By Brooke Crothers
Published January 19, 2019
About half of Facebook users are uncomfortable with how the social media site targets them for ads while a smaller number don’t like how their political leanings are described, new research says.
The survey of a nationally representative sample of 963 Facebook users found that 88 percent, a large majority, have their traits and interests categorized, according to the results of a study released this week by the Pew Research Center.
But 74 percent of Facebook users, said they did not know this list of categories existed until being directed to the page during the survey, Pew said. “Moreover, once shown how the platform classifies their behaviors and personas, roughly half of Facebook users, or 51 percent, say they are not comfortable that the company created such a list,” the study said.
The study underscores the growing distrust of Facebook against a backdrop of how the company leverages users – often unbeknownst to them – to make money, according to one analyst.
“The tricky thing about trust is once it’s gone, it’s very, very hard to regain it. That’s the Facebook situation right now,” Karsten Weide, an analyst at Framingham, MA.-based IDC, told Fox News. “They [Facebook] have to be transparent and give users better opportunity to turn things on and off in terms of how they’re being tracked,” he added.
The other side of the argument is, “if you get stuff for free, you’re going to get advertising,” he said.
Facebook says it’s trying to be more proactive in educating users. “We want people to understand how our ad settings and controls work,” a Facebook spokesperson told Fox News.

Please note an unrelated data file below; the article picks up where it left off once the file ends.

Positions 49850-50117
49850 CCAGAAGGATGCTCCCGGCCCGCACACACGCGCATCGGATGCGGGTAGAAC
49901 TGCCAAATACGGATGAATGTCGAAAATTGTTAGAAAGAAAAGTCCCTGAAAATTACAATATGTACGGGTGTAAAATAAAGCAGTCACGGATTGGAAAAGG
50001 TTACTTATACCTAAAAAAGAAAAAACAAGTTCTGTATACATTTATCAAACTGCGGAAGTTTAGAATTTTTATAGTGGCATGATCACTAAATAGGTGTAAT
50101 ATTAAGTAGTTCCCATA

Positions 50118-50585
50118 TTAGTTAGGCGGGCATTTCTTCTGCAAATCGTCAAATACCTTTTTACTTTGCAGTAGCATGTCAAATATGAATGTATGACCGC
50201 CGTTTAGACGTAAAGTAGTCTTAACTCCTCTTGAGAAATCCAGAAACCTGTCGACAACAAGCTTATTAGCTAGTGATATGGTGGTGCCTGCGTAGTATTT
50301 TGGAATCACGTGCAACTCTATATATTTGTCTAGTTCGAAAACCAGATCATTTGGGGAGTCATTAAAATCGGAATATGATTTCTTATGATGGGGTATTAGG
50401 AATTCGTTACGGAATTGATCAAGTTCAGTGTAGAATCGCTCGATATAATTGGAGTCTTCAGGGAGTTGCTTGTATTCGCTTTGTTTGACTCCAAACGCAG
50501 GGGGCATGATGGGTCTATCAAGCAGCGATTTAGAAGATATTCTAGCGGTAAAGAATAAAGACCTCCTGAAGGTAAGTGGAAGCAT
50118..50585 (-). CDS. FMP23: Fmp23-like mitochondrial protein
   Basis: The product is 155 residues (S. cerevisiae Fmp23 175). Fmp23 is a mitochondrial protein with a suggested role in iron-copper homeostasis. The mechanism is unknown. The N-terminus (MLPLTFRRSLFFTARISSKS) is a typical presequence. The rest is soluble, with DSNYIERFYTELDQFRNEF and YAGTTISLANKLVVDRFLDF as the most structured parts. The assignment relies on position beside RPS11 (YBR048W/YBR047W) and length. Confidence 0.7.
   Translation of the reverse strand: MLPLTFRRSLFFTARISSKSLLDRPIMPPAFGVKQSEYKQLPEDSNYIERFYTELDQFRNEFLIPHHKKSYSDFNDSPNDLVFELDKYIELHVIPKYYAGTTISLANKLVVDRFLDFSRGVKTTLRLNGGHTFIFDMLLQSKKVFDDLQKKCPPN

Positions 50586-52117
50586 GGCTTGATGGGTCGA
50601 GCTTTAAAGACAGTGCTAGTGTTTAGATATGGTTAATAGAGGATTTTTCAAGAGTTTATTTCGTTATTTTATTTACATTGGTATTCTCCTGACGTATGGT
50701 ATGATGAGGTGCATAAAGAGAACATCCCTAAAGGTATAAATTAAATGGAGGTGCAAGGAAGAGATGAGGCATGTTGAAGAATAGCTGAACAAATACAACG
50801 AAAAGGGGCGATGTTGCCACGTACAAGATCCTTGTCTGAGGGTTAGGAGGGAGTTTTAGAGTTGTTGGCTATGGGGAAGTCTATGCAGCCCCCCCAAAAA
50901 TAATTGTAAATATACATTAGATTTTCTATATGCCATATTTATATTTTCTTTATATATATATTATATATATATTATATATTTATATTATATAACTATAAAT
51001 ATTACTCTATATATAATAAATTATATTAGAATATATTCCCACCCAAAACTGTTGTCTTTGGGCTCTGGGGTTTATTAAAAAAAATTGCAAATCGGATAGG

“While we and the rest of the online ad industry need to do more to educate people on how interest-based advertising works and how we protect people’s information, we welcome conversations about transparency and control,” the spokesperson added.
How did this happen?
Facebook analyzes “scores of different dimensions of its users’ lives” then invites advertisers to target them, Pew said.
A partial list of how Facebook classifies users can be found on “Your ad preferences” page. The page lists, among other things, interests based on Facebook’s algorithm, which, in turn, is based on data provided by users and content they have “posted, liked, commented on and shared,” Pew Research said.
And there are other advertising tools unknown to users such as Facebook pixel, which records the activity of users on advertisers’ websites and passes this data back to Facebook.
"Millions of companies and organizations around the world have activated the Facebook pixel on their websites," Pew said.
On another front, political labels are commonly assigned to Facebook users, Pew said. About half of those in the Pew survey were given such a label.
While 73 percent said the listing very accurately or somewhat accurately describes their views, 27 percent said those that the label is not very or not at all accurate, according to Pew.